TUMBY BAY - During my high school years I hung out with friends who were interested in art and literature. A few of those with longer and hairier arms also had an interest in sport but culture was the main thing. And the opposite sex was also of interest. Of course.
We were all going to dedicate our lives to pursuing the finer things in life. We also intended to be millionaires by the time we were 30.
It was only in later years that we came to realise that art and literature were not necessarily compatible with wealth.
When this reality dawned, most of us compromised our ambitions and opted for wealth over art and literature and set out to achieve financial success.
Now that I’m in my seventies I’ve got enough spare time to contemplate how this worked out.
One of my friends wanted to be a painter. He was reasonably talented but not good enough to make a living out of it. Instead he became an art teacher.
That worked out for a while but he always had a nagging suspicion that he had somehow sold out. Finally, after his marriage hit the rocks and he had developed a serious drinking problem, he took the plunge, bought an old house in a small country town and began to paint seriously.
I used to visit him but after a while his drinking and slovenly existence drove me away. It’s only recently I caught up with him again.
He’s still boozing and smoking like a haystack, he’s got some serious health problems and he’s not selling many paintings. But he’s as happy as a pig in mud.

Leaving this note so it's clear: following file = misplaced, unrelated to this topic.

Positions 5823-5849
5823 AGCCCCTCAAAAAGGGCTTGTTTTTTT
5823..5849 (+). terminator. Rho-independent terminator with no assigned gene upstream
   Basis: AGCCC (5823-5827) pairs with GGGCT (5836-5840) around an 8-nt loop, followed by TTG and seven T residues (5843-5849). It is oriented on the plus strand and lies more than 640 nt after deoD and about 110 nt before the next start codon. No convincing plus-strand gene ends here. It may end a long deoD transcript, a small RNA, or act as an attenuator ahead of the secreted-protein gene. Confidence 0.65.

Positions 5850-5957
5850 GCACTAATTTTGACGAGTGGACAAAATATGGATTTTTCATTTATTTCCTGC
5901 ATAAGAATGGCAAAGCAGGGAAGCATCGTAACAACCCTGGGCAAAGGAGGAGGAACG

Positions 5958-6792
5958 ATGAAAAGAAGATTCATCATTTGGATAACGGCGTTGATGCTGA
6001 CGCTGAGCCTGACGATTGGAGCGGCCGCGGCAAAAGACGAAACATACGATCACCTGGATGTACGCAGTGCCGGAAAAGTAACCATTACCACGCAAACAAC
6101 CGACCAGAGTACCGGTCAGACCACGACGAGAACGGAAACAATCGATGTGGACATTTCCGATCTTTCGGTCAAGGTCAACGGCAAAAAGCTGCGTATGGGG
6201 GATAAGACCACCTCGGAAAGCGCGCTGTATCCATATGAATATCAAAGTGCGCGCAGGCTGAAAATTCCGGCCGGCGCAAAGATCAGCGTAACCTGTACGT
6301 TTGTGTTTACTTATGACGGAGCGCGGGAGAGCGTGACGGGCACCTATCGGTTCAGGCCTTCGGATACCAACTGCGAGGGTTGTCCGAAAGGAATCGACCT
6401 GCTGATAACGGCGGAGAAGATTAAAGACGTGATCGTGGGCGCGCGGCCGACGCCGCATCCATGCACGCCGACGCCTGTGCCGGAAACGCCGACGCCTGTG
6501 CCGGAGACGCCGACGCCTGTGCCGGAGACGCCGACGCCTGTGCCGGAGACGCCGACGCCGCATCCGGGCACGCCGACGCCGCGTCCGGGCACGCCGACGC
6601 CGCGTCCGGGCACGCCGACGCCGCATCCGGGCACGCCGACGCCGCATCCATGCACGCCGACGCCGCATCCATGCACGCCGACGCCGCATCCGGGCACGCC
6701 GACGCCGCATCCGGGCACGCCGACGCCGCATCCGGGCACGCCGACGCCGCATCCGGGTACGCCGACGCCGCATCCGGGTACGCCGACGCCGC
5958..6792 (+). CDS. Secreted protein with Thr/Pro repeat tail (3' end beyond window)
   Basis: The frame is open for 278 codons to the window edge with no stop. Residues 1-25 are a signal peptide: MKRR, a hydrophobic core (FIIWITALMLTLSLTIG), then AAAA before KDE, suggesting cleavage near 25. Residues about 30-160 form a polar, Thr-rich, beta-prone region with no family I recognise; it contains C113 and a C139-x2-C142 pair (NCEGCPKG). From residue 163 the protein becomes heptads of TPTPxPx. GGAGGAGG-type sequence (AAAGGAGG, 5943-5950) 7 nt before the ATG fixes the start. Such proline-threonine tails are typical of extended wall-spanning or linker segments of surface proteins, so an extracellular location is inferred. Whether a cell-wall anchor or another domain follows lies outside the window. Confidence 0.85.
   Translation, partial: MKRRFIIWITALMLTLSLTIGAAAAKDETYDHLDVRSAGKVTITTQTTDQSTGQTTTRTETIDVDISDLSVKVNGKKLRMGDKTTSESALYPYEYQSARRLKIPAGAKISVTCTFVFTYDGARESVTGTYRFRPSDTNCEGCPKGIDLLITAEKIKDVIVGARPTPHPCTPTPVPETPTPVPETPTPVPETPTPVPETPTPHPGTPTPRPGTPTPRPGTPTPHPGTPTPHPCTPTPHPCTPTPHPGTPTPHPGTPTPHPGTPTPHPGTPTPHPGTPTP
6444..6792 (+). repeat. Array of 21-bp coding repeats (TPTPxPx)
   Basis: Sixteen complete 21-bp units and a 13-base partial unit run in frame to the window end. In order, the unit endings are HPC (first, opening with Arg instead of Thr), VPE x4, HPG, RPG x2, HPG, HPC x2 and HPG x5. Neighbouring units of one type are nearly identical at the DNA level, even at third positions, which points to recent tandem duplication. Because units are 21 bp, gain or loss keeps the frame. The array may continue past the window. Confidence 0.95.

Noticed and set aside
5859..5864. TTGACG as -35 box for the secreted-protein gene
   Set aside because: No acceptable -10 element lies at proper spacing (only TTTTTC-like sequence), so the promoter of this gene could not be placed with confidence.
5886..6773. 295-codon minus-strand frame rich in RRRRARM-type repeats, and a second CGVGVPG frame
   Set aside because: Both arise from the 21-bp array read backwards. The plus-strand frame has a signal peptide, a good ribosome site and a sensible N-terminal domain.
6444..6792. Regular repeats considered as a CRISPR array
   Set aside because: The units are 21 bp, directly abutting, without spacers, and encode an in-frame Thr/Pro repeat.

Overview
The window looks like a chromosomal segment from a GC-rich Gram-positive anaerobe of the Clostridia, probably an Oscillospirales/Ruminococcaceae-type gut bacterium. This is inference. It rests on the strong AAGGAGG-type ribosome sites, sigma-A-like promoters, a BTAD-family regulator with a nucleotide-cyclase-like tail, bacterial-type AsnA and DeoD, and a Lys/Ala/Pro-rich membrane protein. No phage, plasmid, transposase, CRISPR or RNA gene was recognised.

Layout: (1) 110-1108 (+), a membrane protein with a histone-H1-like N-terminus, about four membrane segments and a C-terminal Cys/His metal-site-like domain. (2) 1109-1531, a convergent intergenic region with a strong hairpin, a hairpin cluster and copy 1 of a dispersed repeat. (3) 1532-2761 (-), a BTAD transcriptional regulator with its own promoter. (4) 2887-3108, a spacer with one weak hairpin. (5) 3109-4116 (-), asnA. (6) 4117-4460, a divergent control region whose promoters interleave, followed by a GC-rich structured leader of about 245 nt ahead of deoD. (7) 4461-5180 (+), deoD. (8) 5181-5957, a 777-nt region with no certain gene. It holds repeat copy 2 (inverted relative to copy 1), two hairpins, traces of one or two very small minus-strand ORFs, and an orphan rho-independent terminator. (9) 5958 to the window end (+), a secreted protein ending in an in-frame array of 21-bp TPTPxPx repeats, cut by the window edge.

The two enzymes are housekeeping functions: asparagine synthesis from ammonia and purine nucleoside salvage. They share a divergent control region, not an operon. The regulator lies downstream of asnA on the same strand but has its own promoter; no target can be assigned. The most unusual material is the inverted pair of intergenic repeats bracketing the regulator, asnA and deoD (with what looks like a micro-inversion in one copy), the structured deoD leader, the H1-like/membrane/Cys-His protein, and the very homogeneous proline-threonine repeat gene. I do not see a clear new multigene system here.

Another of those teenage friends wanted to be a writer. He was constantly scribbling poems and assailing us with his rambling creations.
I don’t know how it happened but he ended up writing stories for a newspaper and scripts for television advertising. He’s now worth a lot of money. He was the one I least expected to sell his soul to Mammon but he seems to be extremely happy with the way life has turned out.
Whenever I see him he shows me the latest technological gadget he’s bought and explains how it is going to make money for him.
I must admit have a great deal of trouble staying in the same room with him for more than an hour but I’m happy he has had a good life.
Both of these friends know each other and whenever I see one of them they devote a great deal of time telling me what a terrible person the other is.
The painter thinks the writer is a money-grubbing parasite who made himself rich by selling people things they didn’t need or could afford.
The writer thinks the painter is a pathetic slob who has wasted his entire life and deserves everything that happened to him.
Suffice to say neither sees the other very often and when they do there is none of the old teenage rapport or camaraderie apparent, just an uncomfortable display of fake manners.
I think, on balance, that I respect the painter more than the erstwhile writer. I’m not sure why this is but I suspect it’s because he stayed reasonably true to himself.
They are two extremes and when I hold up my own life to theirs I can see how I’ve more or less navigated somewhere in between.
I’ve managed not to get too carried away in my relationship with Mammon and I’ve maintained some semblance to the ideals we all espoused when we were young and naïve.
Like them, I am happy with the outcome and I guess that’s all we can expect of life.